01 May 2020
Air quality & traffic
200 devices

The WeCount pilot in Madrid aims to empowering citizens to crowdsource information and data to address pressing traffic and environmental issues in the area.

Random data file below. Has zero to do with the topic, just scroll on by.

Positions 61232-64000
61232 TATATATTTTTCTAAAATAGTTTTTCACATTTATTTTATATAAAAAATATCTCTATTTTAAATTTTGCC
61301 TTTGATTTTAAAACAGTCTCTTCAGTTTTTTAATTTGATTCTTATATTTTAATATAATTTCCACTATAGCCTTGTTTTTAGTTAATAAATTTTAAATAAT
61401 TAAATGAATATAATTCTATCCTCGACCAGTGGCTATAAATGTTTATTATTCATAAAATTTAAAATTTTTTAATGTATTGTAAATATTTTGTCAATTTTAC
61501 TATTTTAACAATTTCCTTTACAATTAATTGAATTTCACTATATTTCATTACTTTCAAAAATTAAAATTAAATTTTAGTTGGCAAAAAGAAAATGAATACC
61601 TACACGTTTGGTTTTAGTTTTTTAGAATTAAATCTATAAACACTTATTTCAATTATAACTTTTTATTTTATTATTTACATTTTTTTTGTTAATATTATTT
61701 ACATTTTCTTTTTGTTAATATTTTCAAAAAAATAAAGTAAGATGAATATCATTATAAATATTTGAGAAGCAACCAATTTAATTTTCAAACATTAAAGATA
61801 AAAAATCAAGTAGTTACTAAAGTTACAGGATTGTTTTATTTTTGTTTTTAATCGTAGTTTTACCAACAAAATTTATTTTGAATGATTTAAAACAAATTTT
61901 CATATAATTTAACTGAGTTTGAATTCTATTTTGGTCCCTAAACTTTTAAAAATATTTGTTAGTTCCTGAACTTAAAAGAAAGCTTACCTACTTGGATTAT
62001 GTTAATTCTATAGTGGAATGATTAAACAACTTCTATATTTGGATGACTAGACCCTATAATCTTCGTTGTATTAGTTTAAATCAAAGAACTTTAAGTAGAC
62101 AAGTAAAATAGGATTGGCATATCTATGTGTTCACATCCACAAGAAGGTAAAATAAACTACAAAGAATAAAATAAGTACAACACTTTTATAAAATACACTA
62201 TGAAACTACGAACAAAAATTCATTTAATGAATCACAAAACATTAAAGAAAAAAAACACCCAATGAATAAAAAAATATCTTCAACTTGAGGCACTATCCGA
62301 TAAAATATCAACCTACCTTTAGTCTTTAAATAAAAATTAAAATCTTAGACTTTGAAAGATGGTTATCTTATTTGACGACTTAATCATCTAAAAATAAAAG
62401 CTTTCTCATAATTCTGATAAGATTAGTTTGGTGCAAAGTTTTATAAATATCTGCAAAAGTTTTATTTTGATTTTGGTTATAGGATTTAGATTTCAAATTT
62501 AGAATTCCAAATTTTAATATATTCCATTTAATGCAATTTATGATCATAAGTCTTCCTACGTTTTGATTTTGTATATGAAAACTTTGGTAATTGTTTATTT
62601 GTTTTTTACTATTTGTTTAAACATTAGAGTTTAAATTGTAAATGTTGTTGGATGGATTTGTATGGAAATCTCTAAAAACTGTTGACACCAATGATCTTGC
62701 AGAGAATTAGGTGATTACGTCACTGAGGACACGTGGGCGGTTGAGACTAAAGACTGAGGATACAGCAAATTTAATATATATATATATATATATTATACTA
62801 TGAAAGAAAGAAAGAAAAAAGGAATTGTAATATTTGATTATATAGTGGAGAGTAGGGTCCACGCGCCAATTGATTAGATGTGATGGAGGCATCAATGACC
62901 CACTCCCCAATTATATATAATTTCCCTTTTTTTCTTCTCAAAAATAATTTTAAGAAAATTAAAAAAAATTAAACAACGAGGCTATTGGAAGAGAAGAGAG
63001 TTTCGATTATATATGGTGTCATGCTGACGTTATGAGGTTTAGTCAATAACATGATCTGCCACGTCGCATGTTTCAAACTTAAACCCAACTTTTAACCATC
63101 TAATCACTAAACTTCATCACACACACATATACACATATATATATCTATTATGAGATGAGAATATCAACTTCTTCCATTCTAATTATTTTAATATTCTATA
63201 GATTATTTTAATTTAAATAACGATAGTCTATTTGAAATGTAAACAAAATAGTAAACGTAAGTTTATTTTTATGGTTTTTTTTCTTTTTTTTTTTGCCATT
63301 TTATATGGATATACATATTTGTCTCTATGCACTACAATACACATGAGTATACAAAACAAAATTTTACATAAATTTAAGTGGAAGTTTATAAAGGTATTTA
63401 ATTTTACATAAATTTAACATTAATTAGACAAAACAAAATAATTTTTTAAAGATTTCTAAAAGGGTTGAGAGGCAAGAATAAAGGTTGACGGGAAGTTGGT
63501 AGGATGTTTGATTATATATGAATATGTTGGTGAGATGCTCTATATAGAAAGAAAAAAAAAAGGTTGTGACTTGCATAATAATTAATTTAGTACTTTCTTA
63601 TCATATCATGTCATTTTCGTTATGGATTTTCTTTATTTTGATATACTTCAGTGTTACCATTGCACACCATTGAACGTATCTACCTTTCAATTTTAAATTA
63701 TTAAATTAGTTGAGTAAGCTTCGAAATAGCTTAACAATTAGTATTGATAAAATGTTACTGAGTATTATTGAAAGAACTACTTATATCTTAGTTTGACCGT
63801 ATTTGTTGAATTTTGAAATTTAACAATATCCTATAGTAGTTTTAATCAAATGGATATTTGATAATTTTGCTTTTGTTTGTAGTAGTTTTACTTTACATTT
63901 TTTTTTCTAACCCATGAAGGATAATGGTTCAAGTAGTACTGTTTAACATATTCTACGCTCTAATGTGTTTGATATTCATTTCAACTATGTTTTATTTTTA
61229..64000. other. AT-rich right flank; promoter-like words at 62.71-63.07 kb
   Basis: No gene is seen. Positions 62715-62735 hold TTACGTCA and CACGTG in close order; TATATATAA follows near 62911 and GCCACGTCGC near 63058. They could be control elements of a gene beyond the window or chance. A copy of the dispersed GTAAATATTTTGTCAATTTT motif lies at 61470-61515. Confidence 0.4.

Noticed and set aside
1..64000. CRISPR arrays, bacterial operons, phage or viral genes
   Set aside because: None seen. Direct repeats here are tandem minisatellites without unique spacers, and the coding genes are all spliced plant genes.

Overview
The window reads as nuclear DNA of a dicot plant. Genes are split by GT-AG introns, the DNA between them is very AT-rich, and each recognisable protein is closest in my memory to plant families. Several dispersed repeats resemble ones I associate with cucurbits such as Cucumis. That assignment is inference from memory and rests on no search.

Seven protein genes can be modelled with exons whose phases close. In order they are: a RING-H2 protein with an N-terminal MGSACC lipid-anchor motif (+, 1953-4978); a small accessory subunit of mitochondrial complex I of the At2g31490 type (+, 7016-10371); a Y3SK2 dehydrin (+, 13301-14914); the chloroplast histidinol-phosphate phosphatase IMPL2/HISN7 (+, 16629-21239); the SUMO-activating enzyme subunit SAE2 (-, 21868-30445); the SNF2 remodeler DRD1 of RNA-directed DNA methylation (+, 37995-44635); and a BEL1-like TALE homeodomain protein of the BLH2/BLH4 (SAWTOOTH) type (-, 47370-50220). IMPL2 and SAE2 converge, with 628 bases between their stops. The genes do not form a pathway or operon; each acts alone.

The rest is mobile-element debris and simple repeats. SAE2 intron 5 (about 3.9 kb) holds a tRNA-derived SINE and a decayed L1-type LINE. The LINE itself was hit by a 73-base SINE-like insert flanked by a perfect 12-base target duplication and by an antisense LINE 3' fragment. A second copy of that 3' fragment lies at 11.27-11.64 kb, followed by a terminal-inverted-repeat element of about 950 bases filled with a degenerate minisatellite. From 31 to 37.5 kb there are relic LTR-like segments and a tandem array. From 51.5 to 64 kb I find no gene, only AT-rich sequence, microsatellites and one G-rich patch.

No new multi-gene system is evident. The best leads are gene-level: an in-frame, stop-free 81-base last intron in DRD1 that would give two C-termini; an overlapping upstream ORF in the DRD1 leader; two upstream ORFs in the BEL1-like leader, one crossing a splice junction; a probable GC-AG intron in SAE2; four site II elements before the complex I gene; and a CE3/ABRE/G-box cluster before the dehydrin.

Residents in Madrid have been experiencing unhealthy levels of air and noise pollution for many years now. During 2018 the City Council of Madrid deployed an ambitious plan including new measures in order to reduce air and noise contamination and improve liveability across the city. “Madrid Central” was launched as a specific action towards traffic restrictions and air quality improvement. This plan covers an area of the city centre that comprises 480 hectares and aims to reduce the current emissions of nitrogen dioxide (NO2) by 40%. The intervention applies traffic restrictions to favour pedestrians, bicycles and public transport. Additionally, speed restrictions (max. 70 km/h) have been applied to different ring roads (M30 and M40) and to a section of the A5 highway (max. 50 km/h). While the City Council is trying to measure the impact of these policies, there are very few measuring devices set in place to enable the correlation of traffic counting, air quality and speed limit compliance at the required level of granularity. This gap leaves ample room for citizens to contribute more detailed air quality and traffic data to assess the impact of these policies. In this regard, the WeCount pilot in Madrid aims to give citizens a central role in assessing the effects and compliance with this new public policy, by measuring and correlating air pollution and traffic data leveraging citizen science and Telraam traffic counting devices, while reaching an unprecedented level of granularity. Different community groups of residents living both inside and around the Madrid Central area and around the A5 highway entrance will participate in this pilot. Participants will not only have an opportunity to contribute to traffic issues in an informed way, but will also develop: skills and capacity to deploy digital sensors and make sense of data; social bonds and community around a shared matter of concern, thus developing a community of practice to provoke bottom-up environmental and policy actions.